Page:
Tag: Life Lessons

The Freedom of Forgiveness

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“Resentment is like drinking poison and then hoping it will kill your enemies.”
― Nelson Mandela

 

“True forgiveness is when you can say, “Thank you for that experience.”
― Oprah Winfrey

Forgiveness is not about pretending something didn’t happen, surrendering, accepting injustice, or being weak. It is about acknowledging what happened and moving past it, hopefully with more wisdom and enlightenment.

When we hold onto the feelings caused by a wrongdoing—anger, resentment, fear, hurt, shame—we keep ourselves imprisoned in that story. We relive the injustice and its effects on us, which prolongs the pain and can even cause it to grow. Releasing our feelings through forgiveness releases us from the story.

The following are some ways to facilitate the process of forgiveness:

Try to separate the facts from the story. Think of how your situation would be presented in a scientific journal. Only things that could be proven would be included, and anything not directly observed would be considered a hypothesis or prediction. Anything related to emotions, feelings, and hearsay would be useless to a scientist. This exercise can help untangle emotions from events to provide a more objective view of what happened.

Remember that this involves another human being. We all make mistakes. While being human doesn’t excuse us when we do something that is considered “wrong,” it is helpful to remember we all have faults, weaknesses, and errors in judgment.

Examine why you feel the way you do. Perhaps your feelings are tied to a previous betrayal, or the person’s actions brought up issues with which you are struggling but have nothing to do with this person. Knowing specifically what you are upset about and why can shed light on the real issue. It can also allow you to have a clear conversation with the person you want to forgive, if you decide to talk with them about it.

Make a commitment to forgiveness. Sometimes we say we want something, but don’t really want it or aren’t ready for it. To forgive someone and move on, we have to truly want to forgive that person. Give the same kind of focus and energy to forgiveness as you would a meaningful goal or intention. Imagine your desired future relationship with that person, or if dissolution of that relationship is in order, imagine yourself making peace with that decision and moving on in a way that is supportive to you. You may want to try Loving-Kindness Meditation.

Be gentle with yourself. Forgiveness can be difficult when the wounds are fresh. If you do not understand the reasons behind the injustice, or you can’t find any positive light from the experience, you may not be ready or willing to forgive. It often does not happen overnight, and it is also not something you master like a learned skill. Forgiveness is the subject of many spiritual teachings and can be viewed as a daily spiritual practice. Therefore, allow yourself to see forgiveness as a journey, not a destination you must reach. Try to release any self-judgment in the process. Forgiveness starts with you.


Experiencing the Journey to Live Our Dreams

“People are capable, at any time in their lives, of doing what they dream of.” –Paolo Coehol, The Alchemist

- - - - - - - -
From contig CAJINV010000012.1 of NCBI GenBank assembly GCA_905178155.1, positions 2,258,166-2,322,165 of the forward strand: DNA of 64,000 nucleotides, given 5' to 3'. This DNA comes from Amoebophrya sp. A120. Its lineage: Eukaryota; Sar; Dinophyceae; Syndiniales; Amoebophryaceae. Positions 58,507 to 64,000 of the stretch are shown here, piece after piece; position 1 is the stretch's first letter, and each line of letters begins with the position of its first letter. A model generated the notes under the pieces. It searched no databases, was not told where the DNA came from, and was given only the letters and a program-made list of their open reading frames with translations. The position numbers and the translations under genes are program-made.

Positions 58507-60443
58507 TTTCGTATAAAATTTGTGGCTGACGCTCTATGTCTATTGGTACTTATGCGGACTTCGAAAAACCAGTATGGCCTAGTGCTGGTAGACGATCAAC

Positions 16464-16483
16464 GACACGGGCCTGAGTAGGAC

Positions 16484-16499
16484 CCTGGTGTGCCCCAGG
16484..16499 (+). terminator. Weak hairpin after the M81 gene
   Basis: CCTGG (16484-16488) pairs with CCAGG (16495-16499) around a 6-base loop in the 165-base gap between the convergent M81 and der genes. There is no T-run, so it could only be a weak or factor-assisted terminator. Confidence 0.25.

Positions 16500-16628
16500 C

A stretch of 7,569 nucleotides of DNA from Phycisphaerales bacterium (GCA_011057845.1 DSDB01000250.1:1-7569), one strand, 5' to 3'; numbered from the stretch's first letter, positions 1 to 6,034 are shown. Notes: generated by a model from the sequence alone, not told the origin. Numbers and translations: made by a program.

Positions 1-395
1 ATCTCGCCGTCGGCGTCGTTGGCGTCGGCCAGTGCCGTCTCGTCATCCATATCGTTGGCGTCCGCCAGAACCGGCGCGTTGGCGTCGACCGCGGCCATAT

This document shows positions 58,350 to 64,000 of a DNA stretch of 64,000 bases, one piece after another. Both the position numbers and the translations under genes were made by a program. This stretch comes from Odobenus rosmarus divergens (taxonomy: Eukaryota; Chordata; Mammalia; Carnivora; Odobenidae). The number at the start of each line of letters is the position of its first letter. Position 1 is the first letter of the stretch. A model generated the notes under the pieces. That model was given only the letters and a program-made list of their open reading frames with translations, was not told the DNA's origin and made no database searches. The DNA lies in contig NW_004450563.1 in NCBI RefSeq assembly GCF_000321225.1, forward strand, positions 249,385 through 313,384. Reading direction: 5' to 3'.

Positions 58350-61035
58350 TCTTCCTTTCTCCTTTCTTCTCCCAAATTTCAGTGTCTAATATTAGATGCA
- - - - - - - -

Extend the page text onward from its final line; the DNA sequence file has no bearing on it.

So many times we hear commonly shared wisdom like “Happiness is not a destination, it’s a way of traveling.” But what does that mean? Like many things, in theory it sounds great, but it’s not quite that simple when put into real practice.

How do we know where to start? Does the journey begin, as they say, at the very first step? Or does it come after recognizing our reality as it currently stands and adjusting it accordingly?

We’re inundated with many conflicting ideas on creating a path to our best life. Everyone has a different interpretation of happiness, destiny, dreams and what they all mean. They’re ubiquitous, elusive ideals that are describable, but indefinable. Ideals we continually strive for, but most interestingly, can’t see, much less concretely understand.

When we step out into the darkness, on the beginning of a new journey, the first key is consciousness, particularly in terms of understanding ourselves— our strengths, shortcomings, quirks and other characteristics that make us uniquely ourselves. Assessing them; making peace with imperfections and striving for improvement are all acknowledged in this step— allowing us to continue forward.

In our second step, we create conscious action. We walk with a sense of purpose; utilizing new skills learned, old habits reformed. Beginning to experience the essence of joy; with a renewed sense of purpose in our personal goals— as well as a better understanding of and appreciation for, our true, work-in-progress selves. 

After we’ve come to begin our realization of who we really are, on our journey, right now, we’ve become conscious of ourselves and our surroundings, allowing us to move on to the next step.

Continual Acceptance. This is knowing that things will change. Wishes, plans, predicted paths; they’re all subject to detour. There is no guarantee where the road will lead, and that’s the beauty of it. The enlightenment of it all. When we allow the universe to unfold as it will, we begin to experience life, truly live it, instead of attempting to dictate our self-justified will.

Gifts are bestowed upon on us when we’re actively aware of what is happening in our immediate now. It’s the subtle shifts we make, allowing a force larger than ourselves be our guide. Giving us the gracious opportunities the universe has in store for us; the essence of living the life that we dream, so long as we decided to look and listen.